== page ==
But the Wolves outplayed the Nets on their home floor and managed to seal a victory in a close game that they deserved to win.

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The Wiggins Microscope, Part I: Finding Easier Ways to Score

microscope

First off, I just made up that title, and I don’t even know if this will be a series. But given the attention that we all pay to Wolves rookie Andrew Wiggins when he takes the floor, it makes sense to carry that over into closer detail of his game on the blog.

With a tiny sample size of three games — which also happen to be his first NBA experiences — we do not have a lot of data to work with. Wiggins has played a whopping 73 minutes and attempted 24 field goals. He’s made 9 of them.

So this is REALLY a first impression we’re talking about.

But having seen him play three real games now, I feel confident in saying that too many of his shots are of the “contested jumper off the dribble” variety. Those are fun to watch when they go in, but difficult to make consistently for just about anyone not named Kevin Durant. While Wiggins shares an important quality with KD — height and athleticism that allows him to get a shot whenever he desires — he’s clearly not as talented a shooter at this point in his young career. If he ever approaches Durant’s abilities as a straight scorer, he’ll be playing a Hall of Fame career.

So what can Wiggins do, for now, to get easier shots and score a little bit more efficiently?

His first two baskets against the Pistons on Thursday night offer a road map:

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Early Impressions (WOLVES 97, Pistons 91)

Forming Early Impressions of the 2014-15 Timberwolves

It was important to get a win last night. For one thing, the Wolves opened their season against at Memphis, where victory seemed nearly impossible and in fact the Wolves lost. They also have the Chicago Bulls coming to town on Saturday. Many expect Chicago to win this year’s East. Therefore, last night’s contest versus the Detroit Pistons was the only clear-cut winnable game of the first three.

For another thing, Flip Saunders and the Timberwolves were introducing their new players to the home crowd for the very first time. The #EyesOnTheRise crew and the entire roster were introduced out of the tunnel with a laser show and drum line. Clearly, Flip is channeling his inner 1970s Bill Musselman — a personal basketball mentor of his — in promoting this Wolves product with as much flair as he can get away with while also carrying out his duties as coach and front office boss.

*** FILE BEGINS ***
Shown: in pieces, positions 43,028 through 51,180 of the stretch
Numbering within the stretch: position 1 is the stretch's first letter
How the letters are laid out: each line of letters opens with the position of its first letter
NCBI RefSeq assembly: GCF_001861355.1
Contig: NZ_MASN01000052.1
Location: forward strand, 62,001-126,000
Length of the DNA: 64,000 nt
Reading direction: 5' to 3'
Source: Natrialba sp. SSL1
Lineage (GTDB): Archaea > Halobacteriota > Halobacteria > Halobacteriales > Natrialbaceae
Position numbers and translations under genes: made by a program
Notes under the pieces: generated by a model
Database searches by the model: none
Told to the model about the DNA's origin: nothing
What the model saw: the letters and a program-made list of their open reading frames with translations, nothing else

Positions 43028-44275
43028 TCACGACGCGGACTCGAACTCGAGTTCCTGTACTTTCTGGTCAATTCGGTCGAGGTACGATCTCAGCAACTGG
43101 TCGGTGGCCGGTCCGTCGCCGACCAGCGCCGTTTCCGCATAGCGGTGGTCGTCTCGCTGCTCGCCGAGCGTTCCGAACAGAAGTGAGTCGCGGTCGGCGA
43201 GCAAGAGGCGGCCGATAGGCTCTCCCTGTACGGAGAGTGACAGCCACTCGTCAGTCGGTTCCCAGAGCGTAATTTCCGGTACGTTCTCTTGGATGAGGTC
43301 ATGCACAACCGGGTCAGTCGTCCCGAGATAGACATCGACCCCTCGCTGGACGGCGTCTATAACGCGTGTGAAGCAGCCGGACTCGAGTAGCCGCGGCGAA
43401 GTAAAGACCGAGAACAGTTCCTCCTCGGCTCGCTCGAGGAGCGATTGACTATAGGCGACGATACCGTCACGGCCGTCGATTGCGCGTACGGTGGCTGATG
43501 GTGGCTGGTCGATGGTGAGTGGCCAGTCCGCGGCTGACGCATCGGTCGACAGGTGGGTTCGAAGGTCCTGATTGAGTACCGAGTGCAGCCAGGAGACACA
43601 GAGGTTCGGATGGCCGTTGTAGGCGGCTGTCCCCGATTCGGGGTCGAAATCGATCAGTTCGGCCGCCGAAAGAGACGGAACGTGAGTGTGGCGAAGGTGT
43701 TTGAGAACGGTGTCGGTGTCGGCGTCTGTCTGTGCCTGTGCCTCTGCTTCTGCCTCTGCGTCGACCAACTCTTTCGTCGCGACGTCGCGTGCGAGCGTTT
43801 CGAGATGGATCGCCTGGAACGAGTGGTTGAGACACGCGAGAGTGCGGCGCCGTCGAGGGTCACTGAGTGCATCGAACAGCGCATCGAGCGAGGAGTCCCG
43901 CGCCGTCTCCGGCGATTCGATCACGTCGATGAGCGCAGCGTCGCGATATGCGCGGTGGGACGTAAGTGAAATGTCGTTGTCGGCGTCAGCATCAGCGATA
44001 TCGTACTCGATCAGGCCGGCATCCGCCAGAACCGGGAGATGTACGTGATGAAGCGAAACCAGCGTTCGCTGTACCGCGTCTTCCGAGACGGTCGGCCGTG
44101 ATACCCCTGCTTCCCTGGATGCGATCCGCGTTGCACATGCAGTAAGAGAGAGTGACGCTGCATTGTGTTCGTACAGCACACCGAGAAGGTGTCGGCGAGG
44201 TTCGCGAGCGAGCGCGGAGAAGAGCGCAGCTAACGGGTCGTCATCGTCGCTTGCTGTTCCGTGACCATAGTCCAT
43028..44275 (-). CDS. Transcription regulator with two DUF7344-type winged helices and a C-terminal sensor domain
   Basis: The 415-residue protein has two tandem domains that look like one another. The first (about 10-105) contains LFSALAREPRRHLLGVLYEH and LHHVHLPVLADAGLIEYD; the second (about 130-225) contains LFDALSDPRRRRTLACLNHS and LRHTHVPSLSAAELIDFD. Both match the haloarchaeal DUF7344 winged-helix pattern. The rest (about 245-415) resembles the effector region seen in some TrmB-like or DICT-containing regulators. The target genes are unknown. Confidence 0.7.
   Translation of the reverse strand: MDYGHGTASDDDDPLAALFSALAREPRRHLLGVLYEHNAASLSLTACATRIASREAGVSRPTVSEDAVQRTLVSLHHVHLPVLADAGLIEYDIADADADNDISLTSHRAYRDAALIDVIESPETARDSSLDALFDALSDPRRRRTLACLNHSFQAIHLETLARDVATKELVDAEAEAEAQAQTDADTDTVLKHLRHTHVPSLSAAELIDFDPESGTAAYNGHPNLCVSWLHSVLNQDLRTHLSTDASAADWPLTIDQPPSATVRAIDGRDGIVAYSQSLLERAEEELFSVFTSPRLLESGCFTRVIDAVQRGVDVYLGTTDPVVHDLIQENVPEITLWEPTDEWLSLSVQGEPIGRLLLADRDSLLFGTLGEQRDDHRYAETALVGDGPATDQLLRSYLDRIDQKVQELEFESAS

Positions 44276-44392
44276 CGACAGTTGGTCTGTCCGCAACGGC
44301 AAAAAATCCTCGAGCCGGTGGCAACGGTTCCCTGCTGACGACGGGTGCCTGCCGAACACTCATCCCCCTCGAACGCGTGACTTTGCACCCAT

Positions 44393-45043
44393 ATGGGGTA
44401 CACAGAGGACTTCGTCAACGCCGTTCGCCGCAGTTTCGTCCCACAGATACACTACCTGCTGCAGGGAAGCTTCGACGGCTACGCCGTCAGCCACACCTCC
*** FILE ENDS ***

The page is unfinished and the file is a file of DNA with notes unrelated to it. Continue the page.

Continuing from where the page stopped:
So with these heightened stakes, the victory that the Wolves pulled out in the closing minutes of last night’s game — thanks to the huge run in the 3rd Quarter behind Pekovic’s work around the basket, and a string of Andrew Wiggins highlights — caused some excitement and perhaps some sense of relief. While the Wolves don’t — can’t — realistically expect to vie for a playoff spot, they do have hopes of being competitive. Beginning the season 0-2 with Chicago up next would’ve set things off on a shaky track.

The Pistons entirely closed what was a 19-point Wolves lead (70-51) when Caron Butler hit a three with 1:43 to play. Butler was out of his mind shooting the ball in the 2nd Half (finished with 24 points on 10-14 shooting) which led the Pistons comeback. But Thad Young immediately answered with his own three. From there, Mo Williams hit one more shot and the Wolves fouled Andre Drummond — a career 40% foul shooter — to help prevent anymore shooting silliness from Butler. A win was had.

It is difficult to watch this team right now and come away with conviction about much. There are just so many players who do so many different things; both good and bad. Flip played 11 different guys last night, and — in his postgame remarks — he naturally emphasized the struggle that he experiences trying to set a rotation that satisfies all of his players. He mentioned that Chase Budinger did not get into the game. He also mentioned that if they had lost the game, he would’ve second guessed himself for not subbing Wiggins back in to defend Caron Butler, who had heated up (putting it mildly). But as things played out, they hung on for the win and Flip was happy that Wiggins had left the game having played well, experiencing what Saunders referred to as “positive reinforcement.”